Building on the results of a previous meeting, which took place during the First international Conference on Marine Mammal Protected Areas (Maui, March 2009), the aim of this workshop will be to further explore ways in which the MPA tool can be used to protect the two extant critically endangered representatives of Monachus which still survive in their respective Mediterranean, North Atlantic and Hawaiian habitats. Emphasis of this workshop will be to emphasize the differences of the challenges posed to conserving the two species, and on such basis to explore the pros and cons of MPA establishment, as opposed to the implementation of “conventional” conservation measures.
In order to make plans for the monk seal workshop and to allow a structuring of its programme, it would greatly help me to have an idea of who is likely to attend. If you intend participating to the ICMMPA in Martinique next November, and if you are interested in attending the monk seal workshop, I would appreciate it if you could kindly let me know. It would be also great to know if you have any direct experience in the field of monk seal MPAs and conservation (in the Mediterranean, the North Atlantic or Hawaii) that you would be willing to share during the workshop.
Feedback will be particularly appreciated if sent to the email address below before the end of August, thank you.
Giuseppe Notarbartolo di Sciara — email@example.com
18th August, 2011
Media Watch, The Garden Island, 16 August 2011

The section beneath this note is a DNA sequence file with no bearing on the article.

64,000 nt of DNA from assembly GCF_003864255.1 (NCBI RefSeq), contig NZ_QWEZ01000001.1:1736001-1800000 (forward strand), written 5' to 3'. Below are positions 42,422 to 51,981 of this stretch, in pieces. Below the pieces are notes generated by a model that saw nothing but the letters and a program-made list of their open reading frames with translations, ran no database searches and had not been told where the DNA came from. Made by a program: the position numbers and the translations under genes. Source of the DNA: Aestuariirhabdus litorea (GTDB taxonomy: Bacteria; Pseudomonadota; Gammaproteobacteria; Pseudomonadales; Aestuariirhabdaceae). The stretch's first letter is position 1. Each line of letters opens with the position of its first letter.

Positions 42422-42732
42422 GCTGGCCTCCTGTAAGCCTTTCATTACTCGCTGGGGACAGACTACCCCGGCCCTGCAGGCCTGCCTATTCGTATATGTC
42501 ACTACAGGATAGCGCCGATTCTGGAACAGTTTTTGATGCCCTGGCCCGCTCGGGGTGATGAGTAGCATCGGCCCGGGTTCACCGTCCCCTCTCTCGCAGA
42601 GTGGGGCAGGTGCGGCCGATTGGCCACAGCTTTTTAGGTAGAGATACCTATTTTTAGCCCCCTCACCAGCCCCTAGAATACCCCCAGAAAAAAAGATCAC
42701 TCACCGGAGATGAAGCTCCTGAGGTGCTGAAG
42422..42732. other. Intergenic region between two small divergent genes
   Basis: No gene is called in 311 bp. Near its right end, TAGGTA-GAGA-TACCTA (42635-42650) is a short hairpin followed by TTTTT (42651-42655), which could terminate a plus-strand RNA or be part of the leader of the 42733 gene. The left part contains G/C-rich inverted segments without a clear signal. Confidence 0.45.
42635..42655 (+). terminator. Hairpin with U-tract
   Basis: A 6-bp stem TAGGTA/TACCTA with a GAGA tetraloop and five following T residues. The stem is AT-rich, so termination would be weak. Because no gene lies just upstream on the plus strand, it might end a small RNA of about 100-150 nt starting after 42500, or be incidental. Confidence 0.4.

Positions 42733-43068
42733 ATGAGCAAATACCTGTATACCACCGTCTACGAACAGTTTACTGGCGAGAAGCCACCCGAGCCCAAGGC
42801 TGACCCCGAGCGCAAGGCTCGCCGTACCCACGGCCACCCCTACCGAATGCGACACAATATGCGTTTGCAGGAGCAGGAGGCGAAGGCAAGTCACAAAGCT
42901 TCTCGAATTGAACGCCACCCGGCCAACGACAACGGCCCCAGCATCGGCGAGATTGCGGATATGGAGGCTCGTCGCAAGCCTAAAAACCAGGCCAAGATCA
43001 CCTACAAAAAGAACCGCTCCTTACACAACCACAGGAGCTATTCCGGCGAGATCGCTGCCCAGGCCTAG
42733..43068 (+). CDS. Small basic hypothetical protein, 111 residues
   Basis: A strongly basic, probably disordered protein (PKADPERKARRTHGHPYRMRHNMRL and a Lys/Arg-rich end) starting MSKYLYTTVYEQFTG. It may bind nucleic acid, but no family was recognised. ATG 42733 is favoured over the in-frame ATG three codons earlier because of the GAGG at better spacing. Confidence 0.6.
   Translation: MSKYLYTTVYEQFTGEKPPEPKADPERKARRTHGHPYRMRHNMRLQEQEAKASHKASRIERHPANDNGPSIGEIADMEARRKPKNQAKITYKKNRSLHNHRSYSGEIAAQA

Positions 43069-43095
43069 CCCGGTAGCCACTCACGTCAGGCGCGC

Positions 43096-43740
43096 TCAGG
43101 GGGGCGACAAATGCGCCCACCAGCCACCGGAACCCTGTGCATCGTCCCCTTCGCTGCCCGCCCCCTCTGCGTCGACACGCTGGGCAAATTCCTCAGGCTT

A controversial decision by federal officials to “lethally remove” an adult Hawaiian monk seal that was attacking — and apparently killing — pups at Kure Atoll in the Northwestern Hawaiian Islands had to be put on hold: The seal was nowhere to be found.
“We have basically missed our opportunity for his removal for this year, and we will begin reviewing our options for dealing with his aggression for next year,” said Charles Littnan, head of the Hawaiian monk seal research program at the National Oceanic and Atmospheric Administration. […]
Source: Monk seal escapes sealed fate, The Garden Island, 16 August 2011
18th August, 2011
Media Watch, Honolulu Civil Beat, 11 August 2011
Hawaiian monk seals and local fishermen haven’t been getting along very well. And fishermen aren’t happy about a proposal to extend a conservation zone around the main Hawaiian islands to further protect the endangered species.
This was the message conveyed to representatives of the National Oceanic and Atmospheric Administration throughout two hours of heated testimony on Thursday at Ala Moana Beach Park.
More than 60 people turned out for the public hearing to discuss the proposal that would expand the critical habitat area for the seals, which have been protected under the Endangered Species Act since 1976. It is illegal to harass or kill the seals. […]
But the plight of the monk seal hasn’t swayed many fishermen, if the testimony at the public hearing is any indication.
“They’re more of a nuisance than anything else right now,” said Brandon Hu. “I fish a lot at night. One of those seals started hiding under my boat. It takes fish from my lines, then my partner’s line. We’re losing fish left and right. We moved three miles down the coast. The monk seal started following us. They are already trained to be looking for our boats for a free handout.”
While only 153 monk seals are believed to be trolling the waters around the main Hawaiian islands, fishermen complained about the economic effects the seals were having on their fishing operations and their concern about the population growing. […]
Source: Fishermen oppose extra protections for Hawaiian monk seals, Honolulu Civil Beat, 11 August 2011
14th August, 2011
Media Watch, Hawaii News Now, 12 August 2011
Scientists who planned to kill a monk seal at Kure Atoll can’t find the animal.
They were supposed to leave the island on Thursday, but decided to stay until Friday [12 August] to continue the search for the aggressive male seal. […]
Source: Monk seal to be killed at Kure Atoll reported missing, Hawaii News Now, 12 August 2011